If you haven’t been following the copyright battle over the popular Facebook app Scrabulous, here’s a bit of catch up: Scrabulous is an online version of the board game Scrabble—but it was launched (as an independent site and later a Facebook app) without proper authorization from the joint copyright owners of the board game, Hasbro and Mattel.
To further complicate the issue, the digital rights to the game are jointly owned by two other companies, Electronic Arts (who has a deal with Hasbro) and RealNetworks (who has deals with Hasbro and Mattel), neither of which authorized the Scrabulous site and app.
Hasbro and Mattel threatened to sue the creators of the Scrabulous site and app, Jayant and Rajat Agarwalla of Calcutta, for copyright infringement. About a month ago, there seemed to be a possibility that RealNetworks would buy the Scrabulous app and/or site, legitimizing the use of the copyright.
However, that deal never materialized and today, RealNetworks announced its own Scrabble app for Facebook. The new app, “Scrabble by Mattel,” will be available only to Facebook users outside the US and Canada—but does not plan to authenticate its users’ locations.
Part of this arrangement must have to do with the way the rights have been divided in the joint agreements: Mattel owns the rights to the game outside North America, while Hasbro owns the rights within North America. (I guess Mexico and Central America don’t count anymore. Did they get annexed by South America while I wasn’t looking?) According to the New York Times today, the official version of the game, which has been online for “weeks,” has only attracted 2000 users—about 0.003% that of Scrabulous (about 600,000 users). The Times says the official games’ features are also subpar:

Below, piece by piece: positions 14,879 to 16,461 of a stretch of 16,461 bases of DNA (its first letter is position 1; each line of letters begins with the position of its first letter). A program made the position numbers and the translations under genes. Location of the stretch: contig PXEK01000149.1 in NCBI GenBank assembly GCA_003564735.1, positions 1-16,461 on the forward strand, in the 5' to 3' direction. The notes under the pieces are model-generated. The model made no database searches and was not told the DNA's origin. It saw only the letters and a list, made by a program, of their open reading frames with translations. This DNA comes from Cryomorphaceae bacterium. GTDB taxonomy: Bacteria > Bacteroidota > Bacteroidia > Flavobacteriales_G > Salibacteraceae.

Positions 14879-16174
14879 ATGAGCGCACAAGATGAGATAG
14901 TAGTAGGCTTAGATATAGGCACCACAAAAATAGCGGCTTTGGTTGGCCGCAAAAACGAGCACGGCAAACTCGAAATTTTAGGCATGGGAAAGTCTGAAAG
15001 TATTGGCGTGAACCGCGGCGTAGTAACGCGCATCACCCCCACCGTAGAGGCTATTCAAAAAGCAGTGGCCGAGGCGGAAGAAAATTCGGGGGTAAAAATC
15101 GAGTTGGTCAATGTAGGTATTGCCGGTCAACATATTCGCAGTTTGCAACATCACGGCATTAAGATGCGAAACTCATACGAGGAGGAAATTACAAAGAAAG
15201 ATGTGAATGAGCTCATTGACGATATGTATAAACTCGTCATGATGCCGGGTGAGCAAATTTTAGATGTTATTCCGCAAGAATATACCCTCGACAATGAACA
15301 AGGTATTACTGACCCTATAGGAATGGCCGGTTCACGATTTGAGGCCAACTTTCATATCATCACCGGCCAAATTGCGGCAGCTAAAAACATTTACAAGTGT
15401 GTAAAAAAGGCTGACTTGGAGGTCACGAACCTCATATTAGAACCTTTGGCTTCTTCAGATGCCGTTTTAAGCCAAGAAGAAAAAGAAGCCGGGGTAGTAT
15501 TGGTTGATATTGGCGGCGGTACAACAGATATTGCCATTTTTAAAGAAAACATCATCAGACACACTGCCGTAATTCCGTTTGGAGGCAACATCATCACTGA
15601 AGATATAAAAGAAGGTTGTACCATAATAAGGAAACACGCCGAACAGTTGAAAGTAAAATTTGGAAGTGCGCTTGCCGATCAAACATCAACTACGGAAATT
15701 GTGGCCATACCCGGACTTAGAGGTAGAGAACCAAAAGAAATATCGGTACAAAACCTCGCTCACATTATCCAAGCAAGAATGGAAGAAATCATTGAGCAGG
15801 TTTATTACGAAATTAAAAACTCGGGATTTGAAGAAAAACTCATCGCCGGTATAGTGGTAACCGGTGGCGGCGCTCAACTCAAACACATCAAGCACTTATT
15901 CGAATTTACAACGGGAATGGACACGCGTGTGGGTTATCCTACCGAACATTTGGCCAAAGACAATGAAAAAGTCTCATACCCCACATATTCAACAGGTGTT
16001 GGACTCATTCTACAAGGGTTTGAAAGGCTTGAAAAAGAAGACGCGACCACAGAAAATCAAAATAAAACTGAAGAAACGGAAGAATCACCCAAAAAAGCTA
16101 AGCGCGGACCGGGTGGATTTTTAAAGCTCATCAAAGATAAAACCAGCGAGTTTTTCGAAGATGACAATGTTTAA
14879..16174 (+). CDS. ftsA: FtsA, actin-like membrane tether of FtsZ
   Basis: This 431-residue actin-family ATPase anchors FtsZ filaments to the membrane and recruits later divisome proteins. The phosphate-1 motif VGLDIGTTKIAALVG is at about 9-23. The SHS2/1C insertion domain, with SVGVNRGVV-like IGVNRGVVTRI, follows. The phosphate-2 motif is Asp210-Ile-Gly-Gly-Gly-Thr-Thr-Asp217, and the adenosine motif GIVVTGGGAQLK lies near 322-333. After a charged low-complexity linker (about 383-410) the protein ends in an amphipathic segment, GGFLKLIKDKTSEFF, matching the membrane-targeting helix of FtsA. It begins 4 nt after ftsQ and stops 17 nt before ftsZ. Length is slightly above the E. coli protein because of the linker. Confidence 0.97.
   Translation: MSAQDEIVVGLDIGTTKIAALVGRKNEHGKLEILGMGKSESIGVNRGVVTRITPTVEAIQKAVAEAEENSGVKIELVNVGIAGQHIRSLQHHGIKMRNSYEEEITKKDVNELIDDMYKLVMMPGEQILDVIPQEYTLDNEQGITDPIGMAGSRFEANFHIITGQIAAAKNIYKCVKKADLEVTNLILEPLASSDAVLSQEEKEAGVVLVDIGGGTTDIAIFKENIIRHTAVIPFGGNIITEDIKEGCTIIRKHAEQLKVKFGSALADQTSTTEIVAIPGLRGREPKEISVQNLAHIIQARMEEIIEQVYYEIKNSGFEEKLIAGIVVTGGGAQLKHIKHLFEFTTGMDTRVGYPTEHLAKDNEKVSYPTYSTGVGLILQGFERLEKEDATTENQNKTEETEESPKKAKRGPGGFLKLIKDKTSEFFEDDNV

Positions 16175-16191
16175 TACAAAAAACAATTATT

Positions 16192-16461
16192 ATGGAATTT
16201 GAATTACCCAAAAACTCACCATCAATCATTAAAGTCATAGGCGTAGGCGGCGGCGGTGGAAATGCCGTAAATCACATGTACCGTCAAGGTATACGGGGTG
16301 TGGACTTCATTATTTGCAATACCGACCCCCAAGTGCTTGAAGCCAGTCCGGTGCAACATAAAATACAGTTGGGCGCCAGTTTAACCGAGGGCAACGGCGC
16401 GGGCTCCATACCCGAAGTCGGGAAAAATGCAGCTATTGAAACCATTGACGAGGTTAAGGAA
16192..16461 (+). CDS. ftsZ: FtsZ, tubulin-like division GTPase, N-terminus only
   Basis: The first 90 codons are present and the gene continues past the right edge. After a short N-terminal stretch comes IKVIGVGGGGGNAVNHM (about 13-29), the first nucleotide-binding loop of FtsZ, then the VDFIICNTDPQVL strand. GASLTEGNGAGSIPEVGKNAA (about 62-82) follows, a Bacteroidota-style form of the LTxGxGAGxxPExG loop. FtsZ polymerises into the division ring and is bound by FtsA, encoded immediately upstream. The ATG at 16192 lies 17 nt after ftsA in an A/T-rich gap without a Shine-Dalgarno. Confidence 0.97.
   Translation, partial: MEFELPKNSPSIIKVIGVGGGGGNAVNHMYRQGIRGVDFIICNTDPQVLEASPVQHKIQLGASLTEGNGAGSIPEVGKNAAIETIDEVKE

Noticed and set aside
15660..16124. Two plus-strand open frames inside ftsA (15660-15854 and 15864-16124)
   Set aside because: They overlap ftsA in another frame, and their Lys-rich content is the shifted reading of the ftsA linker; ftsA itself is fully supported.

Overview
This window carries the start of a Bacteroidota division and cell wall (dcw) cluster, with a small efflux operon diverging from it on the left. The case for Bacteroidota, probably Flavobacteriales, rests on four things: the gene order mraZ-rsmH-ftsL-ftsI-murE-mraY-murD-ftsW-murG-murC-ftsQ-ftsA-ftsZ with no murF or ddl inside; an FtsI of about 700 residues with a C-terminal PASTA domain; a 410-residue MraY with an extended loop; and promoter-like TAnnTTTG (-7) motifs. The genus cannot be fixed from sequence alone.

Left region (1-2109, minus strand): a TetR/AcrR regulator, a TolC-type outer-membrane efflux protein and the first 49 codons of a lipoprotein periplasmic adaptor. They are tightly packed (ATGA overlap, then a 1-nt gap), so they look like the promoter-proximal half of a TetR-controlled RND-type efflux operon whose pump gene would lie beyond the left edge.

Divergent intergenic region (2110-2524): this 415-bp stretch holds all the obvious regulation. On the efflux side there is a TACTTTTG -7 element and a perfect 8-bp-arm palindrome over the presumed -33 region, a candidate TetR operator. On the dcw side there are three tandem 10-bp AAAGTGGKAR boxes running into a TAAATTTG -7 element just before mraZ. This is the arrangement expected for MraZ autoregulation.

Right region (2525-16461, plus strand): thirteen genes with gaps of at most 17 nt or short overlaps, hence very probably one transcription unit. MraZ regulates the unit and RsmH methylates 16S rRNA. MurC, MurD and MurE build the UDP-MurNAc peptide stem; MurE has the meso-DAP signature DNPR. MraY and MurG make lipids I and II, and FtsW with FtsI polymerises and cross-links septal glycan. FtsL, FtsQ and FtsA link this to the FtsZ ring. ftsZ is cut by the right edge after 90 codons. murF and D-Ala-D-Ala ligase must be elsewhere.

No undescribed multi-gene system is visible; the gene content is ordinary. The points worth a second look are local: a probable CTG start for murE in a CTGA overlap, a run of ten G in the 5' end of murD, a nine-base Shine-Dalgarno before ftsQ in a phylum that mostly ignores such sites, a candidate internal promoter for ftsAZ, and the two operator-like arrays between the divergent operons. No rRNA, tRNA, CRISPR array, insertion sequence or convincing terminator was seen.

Facebook Scrabble takes a long time to load, it does not always update quickly to show recent moves, and the words the game will accept do not reflect the Tournament World List Scrabble dictionary. In a recent game, for example, Scrabble by Mattel accepted “feen.” Right now there is no way to challenge opponents’ moves, and no way to play commonly used words like “zen” that are not officially sanctioned Scrabble words.
RealNetworks’ move is interesting since it does have a deal for digital rights with Hasbro, who owns the North American rights. However, the details of that deal, and the division of those rights with EA, could have complicated the issue—possibly enough to prompt RealNetworks to the non-North America–only version.
With a worldwide deal apparently off the table, the legal status of Scrabulous is once again tenuous. Personally, I don’t think that the concepts of copyright and intellectual property were automatically nullified when Al Gore invented the Internet, but I also enjoy the occasional Scrabulous game. I hoped that some deal would come for Scrabulous, and it’s still possible that it may be acquired (or even buy rights, perhaps) for use within the US and Canada.